The roadside is smouldering and ash-white. From it billows a steady flow of pungent sulphur fog that pours into Unzen and escapes into the surrounding mountains. There it meets the low-hanging cloud spilling down from the peaks and blends into a mist that threatens to engulf this small town. It is a marked step-change from cosmopolitan Nagasaki which we left behind in a bus only ninety minutes before.
Unzen was designated Japan’s first official National Park in 1937 and centres around the eponymous Mount Unzen, an alarmingly active volcano. The area has a history of natural violence: in 1792 it held the accolade for Japan’s worst volcanic disaster when Mt.Unzen caused a tsunami that killed nearly 15,000 people. As recently as 1991, another eruption forged a new mountain (Heisei-shinzan) but also claimed another forty-three victims. Even the hot-springs near town have their own chequered past.
We sit at a local cafe munching on delicious steamed mushroom dumplings and plot a plan of attack for the afternoon. Between mouthfuls of chewy, earthy goodness we decide to leave Mt.Unzen until tomorrow when visibility promises to improve. Instead, we strike off for the summit of Mt.Kinugasa which is a shorter hike and closer to town.
Unzen wears its association with the underworld on its sleeve and, like the sulphur clouds themselves, an unsettling atmosphere seems to cling to us as we make our ascent. This hike begins creepy: around the back of a vacant memorial hall and through a gloomy and claustrophobic forest, one where the trees seem to hem a walker in the further up the trail we go. The silence is incredible.
At this point in the trip, our imaginations are rife with images of hungry bears and so we start talking at increasing volumes to make any peckish types aware of our presence. This talking turns to clapping. The clapping turns to ‘can you guess the Disney song I’m clapping?’ Needless to say, when we break through to the summit, out of the thick canopy and into a glorious view that stretches from the top of Mt.Unzen to the Amakusa Sea, we are relieved. I imagine if anyone else is in earshot, they are more so.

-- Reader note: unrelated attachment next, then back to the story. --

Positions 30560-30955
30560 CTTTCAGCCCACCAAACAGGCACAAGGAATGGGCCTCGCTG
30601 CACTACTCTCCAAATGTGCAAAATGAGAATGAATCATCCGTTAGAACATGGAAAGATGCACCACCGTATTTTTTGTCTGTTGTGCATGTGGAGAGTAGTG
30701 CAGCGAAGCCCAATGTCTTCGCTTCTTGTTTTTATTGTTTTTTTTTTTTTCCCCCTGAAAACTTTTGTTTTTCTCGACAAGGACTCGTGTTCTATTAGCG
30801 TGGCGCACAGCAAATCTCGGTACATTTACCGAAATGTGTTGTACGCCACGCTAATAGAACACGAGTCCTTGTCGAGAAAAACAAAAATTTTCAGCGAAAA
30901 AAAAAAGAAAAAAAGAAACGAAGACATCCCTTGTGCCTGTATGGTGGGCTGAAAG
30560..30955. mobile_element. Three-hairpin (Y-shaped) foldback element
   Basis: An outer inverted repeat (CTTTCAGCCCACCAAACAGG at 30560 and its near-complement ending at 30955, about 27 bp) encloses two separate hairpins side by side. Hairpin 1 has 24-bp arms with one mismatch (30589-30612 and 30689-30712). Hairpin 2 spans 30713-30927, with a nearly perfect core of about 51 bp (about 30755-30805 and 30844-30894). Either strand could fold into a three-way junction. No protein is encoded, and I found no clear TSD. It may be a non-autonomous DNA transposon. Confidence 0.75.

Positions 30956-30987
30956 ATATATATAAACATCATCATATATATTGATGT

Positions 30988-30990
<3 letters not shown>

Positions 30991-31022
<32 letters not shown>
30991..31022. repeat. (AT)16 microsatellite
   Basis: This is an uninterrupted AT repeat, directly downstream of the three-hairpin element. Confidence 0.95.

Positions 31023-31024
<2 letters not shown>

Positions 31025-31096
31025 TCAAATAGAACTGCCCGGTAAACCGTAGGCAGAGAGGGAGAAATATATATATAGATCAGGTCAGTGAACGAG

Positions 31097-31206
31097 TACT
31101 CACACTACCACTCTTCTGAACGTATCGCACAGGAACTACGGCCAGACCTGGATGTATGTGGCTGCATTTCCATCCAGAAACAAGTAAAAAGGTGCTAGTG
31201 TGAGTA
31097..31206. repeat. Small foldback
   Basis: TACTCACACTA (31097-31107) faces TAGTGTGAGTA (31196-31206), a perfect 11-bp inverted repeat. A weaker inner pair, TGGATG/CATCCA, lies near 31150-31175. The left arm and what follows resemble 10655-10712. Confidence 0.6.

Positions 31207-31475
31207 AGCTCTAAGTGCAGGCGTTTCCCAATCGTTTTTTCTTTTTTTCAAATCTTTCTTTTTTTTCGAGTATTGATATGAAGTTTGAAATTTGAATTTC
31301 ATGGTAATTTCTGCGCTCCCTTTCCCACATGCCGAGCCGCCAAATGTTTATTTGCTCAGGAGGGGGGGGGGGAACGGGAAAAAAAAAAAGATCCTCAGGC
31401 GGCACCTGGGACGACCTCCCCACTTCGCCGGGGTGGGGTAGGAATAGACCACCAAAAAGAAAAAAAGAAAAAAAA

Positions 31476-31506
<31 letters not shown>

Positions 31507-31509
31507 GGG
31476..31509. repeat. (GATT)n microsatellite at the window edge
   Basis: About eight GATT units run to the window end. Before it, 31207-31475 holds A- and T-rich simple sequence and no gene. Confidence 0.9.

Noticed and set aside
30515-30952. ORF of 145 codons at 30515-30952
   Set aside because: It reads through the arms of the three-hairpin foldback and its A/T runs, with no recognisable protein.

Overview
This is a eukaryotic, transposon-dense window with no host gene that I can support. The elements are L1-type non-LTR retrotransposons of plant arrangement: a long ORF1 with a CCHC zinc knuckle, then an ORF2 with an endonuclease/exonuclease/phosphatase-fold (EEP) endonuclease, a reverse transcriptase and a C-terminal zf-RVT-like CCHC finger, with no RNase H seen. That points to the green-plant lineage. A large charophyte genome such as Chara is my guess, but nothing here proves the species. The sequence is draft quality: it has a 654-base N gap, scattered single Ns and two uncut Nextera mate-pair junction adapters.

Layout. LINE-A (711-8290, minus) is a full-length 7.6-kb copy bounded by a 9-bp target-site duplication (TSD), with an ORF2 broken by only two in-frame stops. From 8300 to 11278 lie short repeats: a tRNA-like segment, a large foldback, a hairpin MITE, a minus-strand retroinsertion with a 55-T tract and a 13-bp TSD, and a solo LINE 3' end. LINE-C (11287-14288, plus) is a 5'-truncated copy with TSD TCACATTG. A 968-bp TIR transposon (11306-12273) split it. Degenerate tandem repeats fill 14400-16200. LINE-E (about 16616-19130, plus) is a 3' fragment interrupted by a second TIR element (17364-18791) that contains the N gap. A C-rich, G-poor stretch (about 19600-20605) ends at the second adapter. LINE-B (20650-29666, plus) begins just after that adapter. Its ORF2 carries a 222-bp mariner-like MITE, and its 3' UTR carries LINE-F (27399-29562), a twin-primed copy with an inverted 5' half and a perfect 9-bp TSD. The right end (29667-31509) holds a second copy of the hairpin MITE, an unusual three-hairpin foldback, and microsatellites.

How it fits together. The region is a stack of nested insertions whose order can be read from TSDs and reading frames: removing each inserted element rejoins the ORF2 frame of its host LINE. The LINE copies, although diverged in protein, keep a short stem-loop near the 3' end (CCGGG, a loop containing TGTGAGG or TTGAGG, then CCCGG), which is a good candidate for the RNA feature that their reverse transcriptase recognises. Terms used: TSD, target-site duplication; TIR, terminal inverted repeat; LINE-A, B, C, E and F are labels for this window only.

We descend to find the vacant campsite around Shirakumo Lake; another eerie location. Empty paddle boats bob and squeak against each on the water. The shutters for the lake house are down and the murky windows stare out at us. I feel like I’ve stepped into the beginning of a bad horror movie, but one that has been filmed by accident against a warming mosaic of autumn colours. Red, yellow, purple and orange are all splashed across the trees here.
Town is buzzing by comparison. We cut back through to get to the springs and pause to watch a group of distinguished gentleman playing a game of getoboru (gate ball). Like croquet, it looks the ambling sort of game best enjoyed with a shandy, which these chaps are sadly lacking.
The rain starts to come down in earnest now and it turns the Jigoku Springs even more biblical. We stumble on a convent of nuns praying at the highest point, huddled under umbrellas and around a crucifix erected to mark the thirty-three Christians that were boiled alive in these springs for their beliefs.
The cracked and steaming earth is epic to watch; it bubbles and pops like its got a life of its own. It is easy to see how this place has stirred the imagination for generations and continues (clearly, in my case) to do so today.